Coloring: a simple stress buster
Coloring is emotionally relaxing and mentally refreshing
Many people abandon the act of coloring when they become adults. It's a shame because this simple activity is a wonderful way to take time out from everyday concerns. It can be worked into short time periods or long. The coloring book can have simple forms or intricate ones. And of course, there are many wonderful colors to choose from. I remember having "color days" with friends when I was in my twenties. Two or three of us would get together and color for a few hours and life always seemed lighter afterward.
The right mindset
I once attended a workshop in which we colored mandala designs and then had them "read" by a psychic. To me that took some of the pleasure out of it. I color precisely because I don't expect it to be judged in any way. It's just play with colors, nothing being correct or incorrect. If the result doesn't please me, I can just go on to the next one. It's a stress reliever for me precisely because I'm not an artist so there's no ego attached to the result. It's all about the journey, the absorption in a simple task that blocks out worry and usually has a pleasant end result. I used to think this would not be a good activity for an artist, but an artist friend recently shared that she also colors with her 20-something daughter.
Coloring at work
Coloring has been something I have picked up and dropped at various times in my life. When working on a computer-intensive test-scoring project with a large group of people, we began encountering unpredictable computer down-time. Some people would read--but it required that you drop the book as soon as the computers were back up. Coloring was the solution for me and others took up my example. In fact, even after the computer system had been improved, some of us would take brief color breaks or do a little coloring during lunch.
Some Coloring Book Options for Adults
Coloring Books for Adults
Although children's coloring books work fine, it's often best to stick with non-representational ones. Children are marvelously uninhibited with color choices. They can color a horse purple without hesitation. Adults often find themselves hampered by long association with reality, which could lead them to rarely use some of their favorite colors. Look for books with mushrooms or insects, things that could be any variety of colors. Many adults prefer coloring books made specifically for adults, which usually have more intricate designs that allow for any color choice. Dover publishes a broad line of coloring books, including those for adults. Adult coloring books are available on amazon. Art supply shops will sometimes have them. Oddly, Hobby Lobby doesn't carry a good selection. Yet I recently found some wonderful ones at, of all places, the retail section of a Crackerbarrel restaurant.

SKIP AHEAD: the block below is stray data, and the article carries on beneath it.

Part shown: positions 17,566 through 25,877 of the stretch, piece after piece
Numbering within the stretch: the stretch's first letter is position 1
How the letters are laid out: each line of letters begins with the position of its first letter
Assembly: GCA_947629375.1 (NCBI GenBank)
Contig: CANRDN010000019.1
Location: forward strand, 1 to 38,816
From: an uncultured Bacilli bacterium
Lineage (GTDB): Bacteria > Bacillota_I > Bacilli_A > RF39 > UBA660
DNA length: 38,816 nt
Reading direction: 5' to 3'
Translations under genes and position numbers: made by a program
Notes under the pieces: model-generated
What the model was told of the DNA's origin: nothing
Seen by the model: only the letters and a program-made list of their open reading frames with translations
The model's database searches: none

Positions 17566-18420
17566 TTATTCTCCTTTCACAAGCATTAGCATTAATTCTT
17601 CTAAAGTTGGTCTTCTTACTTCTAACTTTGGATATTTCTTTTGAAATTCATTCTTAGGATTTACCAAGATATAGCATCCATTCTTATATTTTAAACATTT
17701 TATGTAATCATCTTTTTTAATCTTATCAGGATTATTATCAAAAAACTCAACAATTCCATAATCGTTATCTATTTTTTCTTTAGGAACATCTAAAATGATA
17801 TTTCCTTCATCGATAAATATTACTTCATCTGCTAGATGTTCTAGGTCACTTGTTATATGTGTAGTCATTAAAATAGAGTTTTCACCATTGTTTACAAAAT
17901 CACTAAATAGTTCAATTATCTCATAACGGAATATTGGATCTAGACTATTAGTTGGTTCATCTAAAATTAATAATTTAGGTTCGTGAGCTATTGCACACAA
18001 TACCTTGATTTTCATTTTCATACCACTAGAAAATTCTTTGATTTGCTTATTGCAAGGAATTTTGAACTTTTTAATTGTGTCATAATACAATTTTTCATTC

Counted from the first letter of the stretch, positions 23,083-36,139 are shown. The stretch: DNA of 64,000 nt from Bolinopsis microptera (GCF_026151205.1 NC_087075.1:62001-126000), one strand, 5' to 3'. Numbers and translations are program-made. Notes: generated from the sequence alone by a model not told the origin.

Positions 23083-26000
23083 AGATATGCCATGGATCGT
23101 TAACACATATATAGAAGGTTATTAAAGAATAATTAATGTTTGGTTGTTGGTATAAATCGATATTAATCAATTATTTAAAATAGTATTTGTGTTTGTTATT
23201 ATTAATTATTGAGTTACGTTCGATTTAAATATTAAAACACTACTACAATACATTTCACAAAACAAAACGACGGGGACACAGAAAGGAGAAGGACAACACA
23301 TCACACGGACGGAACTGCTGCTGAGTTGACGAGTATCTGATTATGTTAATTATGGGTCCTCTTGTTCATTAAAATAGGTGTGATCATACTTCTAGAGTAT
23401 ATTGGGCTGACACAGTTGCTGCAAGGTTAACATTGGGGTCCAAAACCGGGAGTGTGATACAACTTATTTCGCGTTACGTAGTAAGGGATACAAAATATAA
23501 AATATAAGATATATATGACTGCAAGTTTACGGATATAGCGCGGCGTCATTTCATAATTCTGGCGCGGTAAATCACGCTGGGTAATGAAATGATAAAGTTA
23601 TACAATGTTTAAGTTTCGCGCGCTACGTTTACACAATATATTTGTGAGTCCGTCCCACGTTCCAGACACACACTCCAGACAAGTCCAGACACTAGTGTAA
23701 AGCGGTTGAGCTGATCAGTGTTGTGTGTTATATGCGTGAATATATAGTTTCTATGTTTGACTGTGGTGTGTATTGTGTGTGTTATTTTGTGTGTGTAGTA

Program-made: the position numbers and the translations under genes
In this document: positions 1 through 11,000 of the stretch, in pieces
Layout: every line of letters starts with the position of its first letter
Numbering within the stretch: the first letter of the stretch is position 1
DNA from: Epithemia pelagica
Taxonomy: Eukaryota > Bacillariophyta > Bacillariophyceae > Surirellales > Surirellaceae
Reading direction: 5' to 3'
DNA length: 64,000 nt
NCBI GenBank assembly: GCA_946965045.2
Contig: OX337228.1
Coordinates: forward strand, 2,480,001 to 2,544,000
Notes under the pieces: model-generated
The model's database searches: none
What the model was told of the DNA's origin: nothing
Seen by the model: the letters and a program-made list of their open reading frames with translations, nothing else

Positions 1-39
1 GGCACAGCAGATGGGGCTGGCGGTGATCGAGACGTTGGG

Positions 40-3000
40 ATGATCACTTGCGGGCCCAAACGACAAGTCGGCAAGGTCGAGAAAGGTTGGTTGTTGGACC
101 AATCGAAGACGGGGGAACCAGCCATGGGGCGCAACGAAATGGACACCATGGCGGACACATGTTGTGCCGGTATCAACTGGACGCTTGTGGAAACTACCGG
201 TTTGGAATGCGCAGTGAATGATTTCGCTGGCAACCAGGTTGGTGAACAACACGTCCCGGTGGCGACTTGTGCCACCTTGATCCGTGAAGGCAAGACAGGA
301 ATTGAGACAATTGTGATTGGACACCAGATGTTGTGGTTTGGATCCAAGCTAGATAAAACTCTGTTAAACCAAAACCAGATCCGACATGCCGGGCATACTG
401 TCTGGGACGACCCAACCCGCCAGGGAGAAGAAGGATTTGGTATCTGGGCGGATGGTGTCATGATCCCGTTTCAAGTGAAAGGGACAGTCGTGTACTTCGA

The Colors: Pencils, markers, crayons, pastels
Most people color with either crayons or colored pencils. Either way, it's worthwhile to spend a little extra on a good set. Otherwise, what you get are crayons or pencils that are pretty but can't seem to get their colors onto the page. Crayola still rules crayons. I've tried cheaper versions and they don't do the job. They'll turn your relaxing past-time into frustration.
The price of a large set of good colored pencils (not found at Walmart) can be enough to make a person with a limited income faint. Unfortunately, It seems like these larger sets are mostly what I've seen at Hobby Lobby. I'm fairly happy with a set of 50 that I found at an art supply store--back in the children's section--for about $20. They're quality pencils that allow me to apply them either dark or light. My only complaint is that the palette favors warmer colors. Some day I'm going to have one of those expensive sets with all the colors of the rainbow!
Because of my poor memory, I like to use the front or back of a coloring book to color a little with each pencil or crayon and then label the color. It's the only way I can remember just what a color looks like on the page. It can be useful to create a swatch pressing hard and a swatch pressing lightly with the same crayon or pencil to get a feel for its range of effects. Sometimes, to further acquaint myself with all the colors, I sacrifice one design in a coloring book to the goal of using every color.
A versatile Way to Relax
Whether you have ten colors or a hundred, coloring can be a relaxing activity requiring minimal skills and in which the decisions are simple, there is no need to compete, no need to finish and no performance evaluation. It can be done alone or with others. It can be done in the same room as someone watching tv or doing homework. Coloring complements casual conversation with other adults and with children. I encourage everyone to give this simple stress-buster a try.